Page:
WHN TIP – More Than a Shelter: Many shelters provide adoption counseling and follow-up assistance, pet-training classes, medical services, and behavior counseling. If not, they may be able to refer you to providers of these services.

At the shelter, breeder or pet store, allow plenty of time for your visit.

WHN Expert TIP – Take Your Time: “Many people think …they can just pick any pet they choose and take the pet home,” says Betty Bilton, Northeast Animal Shelter. “They don’t understand that will take at least a half-hour and that they will try to match the right pet to the right owner.”

Be sure to bring all of your family members along to help make the decision.

WHN Expert TIP – Bring Current Pets: “Introduce your potential new pet to your older pet BEFORE you adopt them. It’s important that they get along.” Barbara Baugnon, Oregon Humane Society

Bring a pen and paper to take notes and use your phone to take a picture or video of the animal you are considering.

You may also need:

  • A tax bill or mortgage statement as proof of home ownership OR a lease stating that you are allowed to have a pet. Bring along your landlord’s phone number in case the shelter or breeder needs to contact him or her.
  • An ID with current address.

Look at the facility.

  • Is it clean?
  • Is it free of odors and mess?
  • Does it appear to be a safe and happy environment for the animals?

Evaluate the owners or operators of the facility.

  • Are they friendly with the animals?
  • Do the animals like the owners/operators?
  • Are the owners/operators friendly with you?
  • Do the owners/operators ask questions? Provide answers?

WHN Expert TIP – Keep This In Mind: Remember the owner, breeder or shelter worker is evaluating you as well to see if you’d be a good owner for the animal.

Get to know the animal. Ask questions.

  • Where was the animal found (if at a shelter)?
  • Where did you buy the animal (if at a pet store)?
  • What breed was the animal’s parents? Do you know anything about the parents?
  • Can I see the parents of the pet (good to do if the pet is a purebred)?
  • Does the animal have any brothers or sisters? How are they?
  • Do you know what kind of home the animal is coming from (good, abusive, etc.)
  • Do you know its medical history?
  • If purebred, what are the breed’s strengths? Weaknesses?
  • What is its behavioral history?
  • How does he get along with other animals?
  • Does the animal have any training?
  • How big will the animal get or is it full grown?

WHN Expert TIP – Health Concerns: “Ask about the common or possible health problems the animal might develop and ask if the animal’s parents were also tested for these health problems.” Michelle Barlak, AKC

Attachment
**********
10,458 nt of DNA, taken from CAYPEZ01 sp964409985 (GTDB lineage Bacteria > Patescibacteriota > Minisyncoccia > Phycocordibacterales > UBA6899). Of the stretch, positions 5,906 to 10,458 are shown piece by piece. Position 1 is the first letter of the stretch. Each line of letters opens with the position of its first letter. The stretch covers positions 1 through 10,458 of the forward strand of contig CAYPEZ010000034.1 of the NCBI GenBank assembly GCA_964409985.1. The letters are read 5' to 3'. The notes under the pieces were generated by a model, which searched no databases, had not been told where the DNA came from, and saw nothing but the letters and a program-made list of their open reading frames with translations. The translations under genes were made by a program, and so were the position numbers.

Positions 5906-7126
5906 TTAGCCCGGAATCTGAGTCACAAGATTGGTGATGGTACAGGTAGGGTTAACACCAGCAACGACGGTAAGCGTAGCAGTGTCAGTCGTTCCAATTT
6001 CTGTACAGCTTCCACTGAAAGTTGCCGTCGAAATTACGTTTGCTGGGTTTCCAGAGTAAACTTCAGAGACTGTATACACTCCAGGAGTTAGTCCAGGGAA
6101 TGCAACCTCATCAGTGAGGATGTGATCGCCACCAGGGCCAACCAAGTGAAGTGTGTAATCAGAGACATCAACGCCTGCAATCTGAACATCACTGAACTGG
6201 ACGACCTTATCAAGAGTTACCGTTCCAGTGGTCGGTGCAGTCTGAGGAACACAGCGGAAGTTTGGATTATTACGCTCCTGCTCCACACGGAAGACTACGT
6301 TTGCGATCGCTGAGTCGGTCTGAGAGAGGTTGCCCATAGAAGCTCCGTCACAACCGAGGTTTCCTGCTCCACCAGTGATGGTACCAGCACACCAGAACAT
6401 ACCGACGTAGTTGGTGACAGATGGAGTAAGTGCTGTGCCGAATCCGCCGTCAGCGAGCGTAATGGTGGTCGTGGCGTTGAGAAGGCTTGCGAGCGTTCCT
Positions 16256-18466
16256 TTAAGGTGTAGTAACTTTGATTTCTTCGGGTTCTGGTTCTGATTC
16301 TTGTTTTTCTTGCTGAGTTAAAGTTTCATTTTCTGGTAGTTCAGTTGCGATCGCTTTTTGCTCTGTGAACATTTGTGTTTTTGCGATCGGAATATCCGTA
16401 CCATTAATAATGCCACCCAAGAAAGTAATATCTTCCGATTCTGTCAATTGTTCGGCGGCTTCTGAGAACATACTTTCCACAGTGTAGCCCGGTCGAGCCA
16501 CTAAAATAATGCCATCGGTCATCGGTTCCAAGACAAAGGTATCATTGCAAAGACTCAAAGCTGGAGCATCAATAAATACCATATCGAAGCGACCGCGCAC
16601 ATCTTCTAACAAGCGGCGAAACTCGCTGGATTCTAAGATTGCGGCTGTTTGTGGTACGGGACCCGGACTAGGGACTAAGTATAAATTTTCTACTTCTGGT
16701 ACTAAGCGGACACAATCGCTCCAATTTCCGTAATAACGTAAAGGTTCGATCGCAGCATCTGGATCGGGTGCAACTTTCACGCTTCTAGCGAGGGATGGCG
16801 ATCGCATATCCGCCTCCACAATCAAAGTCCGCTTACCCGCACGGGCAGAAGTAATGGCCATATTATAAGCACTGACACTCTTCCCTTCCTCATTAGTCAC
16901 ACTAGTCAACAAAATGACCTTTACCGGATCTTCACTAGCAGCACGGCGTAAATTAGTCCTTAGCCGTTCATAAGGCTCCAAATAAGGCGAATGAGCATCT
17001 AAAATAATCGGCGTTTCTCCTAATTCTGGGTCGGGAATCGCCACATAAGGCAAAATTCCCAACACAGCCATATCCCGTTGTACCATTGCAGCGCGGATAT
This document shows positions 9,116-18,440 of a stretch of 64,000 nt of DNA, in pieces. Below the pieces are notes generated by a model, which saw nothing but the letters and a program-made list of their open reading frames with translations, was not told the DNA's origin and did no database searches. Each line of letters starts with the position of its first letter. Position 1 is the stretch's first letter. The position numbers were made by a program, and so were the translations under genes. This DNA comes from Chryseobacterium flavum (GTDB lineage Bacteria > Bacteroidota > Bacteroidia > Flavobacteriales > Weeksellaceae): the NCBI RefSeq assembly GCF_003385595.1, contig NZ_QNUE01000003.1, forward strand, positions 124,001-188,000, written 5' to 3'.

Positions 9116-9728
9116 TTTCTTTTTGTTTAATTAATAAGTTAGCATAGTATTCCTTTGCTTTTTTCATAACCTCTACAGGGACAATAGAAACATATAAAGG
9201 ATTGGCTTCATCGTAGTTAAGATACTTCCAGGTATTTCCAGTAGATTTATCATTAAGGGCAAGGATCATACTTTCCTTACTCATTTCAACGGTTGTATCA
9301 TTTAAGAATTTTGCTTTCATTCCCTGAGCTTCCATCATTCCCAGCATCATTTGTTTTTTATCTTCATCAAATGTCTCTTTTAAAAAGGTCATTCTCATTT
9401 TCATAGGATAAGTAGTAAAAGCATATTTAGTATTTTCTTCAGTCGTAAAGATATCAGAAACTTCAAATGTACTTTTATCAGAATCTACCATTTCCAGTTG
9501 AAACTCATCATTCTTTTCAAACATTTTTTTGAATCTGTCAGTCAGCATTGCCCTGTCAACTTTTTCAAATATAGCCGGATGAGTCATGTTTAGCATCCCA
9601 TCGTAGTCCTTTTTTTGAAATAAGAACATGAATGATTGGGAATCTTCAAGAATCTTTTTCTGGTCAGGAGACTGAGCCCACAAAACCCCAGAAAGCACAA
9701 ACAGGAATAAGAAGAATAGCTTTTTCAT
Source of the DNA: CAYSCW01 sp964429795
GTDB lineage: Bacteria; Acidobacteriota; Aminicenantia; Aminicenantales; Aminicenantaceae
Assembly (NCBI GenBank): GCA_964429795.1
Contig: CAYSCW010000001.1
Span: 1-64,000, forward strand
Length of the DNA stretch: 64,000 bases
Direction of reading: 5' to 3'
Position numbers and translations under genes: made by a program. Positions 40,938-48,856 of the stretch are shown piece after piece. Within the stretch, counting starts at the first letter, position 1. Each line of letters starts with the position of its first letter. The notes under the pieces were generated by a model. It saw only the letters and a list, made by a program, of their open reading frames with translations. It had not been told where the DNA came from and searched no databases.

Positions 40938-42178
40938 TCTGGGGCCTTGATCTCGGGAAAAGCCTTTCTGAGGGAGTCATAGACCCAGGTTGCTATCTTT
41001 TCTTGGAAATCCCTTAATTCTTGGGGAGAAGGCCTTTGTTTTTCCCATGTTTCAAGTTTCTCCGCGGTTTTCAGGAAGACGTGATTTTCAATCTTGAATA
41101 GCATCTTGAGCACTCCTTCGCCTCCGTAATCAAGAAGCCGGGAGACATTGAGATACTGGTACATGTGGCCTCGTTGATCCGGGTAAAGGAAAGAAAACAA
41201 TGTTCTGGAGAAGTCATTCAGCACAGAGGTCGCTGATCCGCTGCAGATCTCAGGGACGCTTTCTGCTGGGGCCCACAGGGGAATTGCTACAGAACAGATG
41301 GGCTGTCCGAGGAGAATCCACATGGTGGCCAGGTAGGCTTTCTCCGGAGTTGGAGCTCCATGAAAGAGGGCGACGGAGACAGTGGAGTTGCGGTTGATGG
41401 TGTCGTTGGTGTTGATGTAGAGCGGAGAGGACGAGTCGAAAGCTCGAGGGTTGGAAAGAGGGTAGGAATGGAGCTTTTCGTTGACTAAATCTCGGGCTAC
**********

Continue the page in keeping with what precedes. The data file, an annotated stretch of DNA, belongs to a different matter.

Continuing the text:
WHN Expert TIP – Spayed or Neutered: “In some states, by law, shelters must spay and neuter all pets before they’re given to an owner. Ask if the pet you’re considering has already had this procedure and if so, when.” Betty Bilton, Northeast Animal Shelter, Salem, MA

As you spend time with the animal, be observant.

  • Is it friendly?
  • Is it an active animal or more reserved?
  • How good is the animal with children?
  • Is it well-trained?
  • Does the animals mother or father seem to be good-natured and well-behaved?

Proper care depends on whom you are getting the pet from. Breeders have a lot of information, while shelters may simply not have the background on the animal. In any case, ask questions about the proper care of the animal – your vet will also be able to answers these questions if the place you’re purchasing the pet from cannot:

  • What veterinarians do you recommend?
  • When should I take the animal to the vet?
  • What vaccinations are needed? When?
  • Are there any medications the animal needs? How often does it need the meds? What about refills?
  • What brand or type of food is best for the animal? When and how much should I feed the animal each day?
  • How much exercise or activity do you recommend for the animal?
  • How often will the animal need to be groomed?
  • Is the animal housebroken (meaning the animal is trained to go to the bathroom outside or in a certain place)? If not, how do you recommend I train the animal?
  • What trainers or training methods do you recommend?
  • What pet sitters/walkers do you recommend?

Making a decision

  • Still undecided? Ask if you can make an arrangement for a second visit.
  • If you know which one you want, ask to buy or adopt and discuss timing on taking the animal home. Ask for any registration or medical papers when you take the animal home.

WHN Expert TIP – AKC Registered Dogs: “If you are purchasing an AKC registered dog from a breeder, the dog’s parents should both be registered with the AKC and the litter should have been registered also. The breeder must give you a registration application with the litter registration number and other completed information.”  Michelle Barlak, PR Coordinator, American Kennel Club

WHN Expert TIP – Be Patient: “People have expectations that the pet will be perfectly well behaved and not need training. There is a period of adjustment that will take time.” Leslie Rocky, Colorado Animal Rescue Center

Photo Credit: Unsplash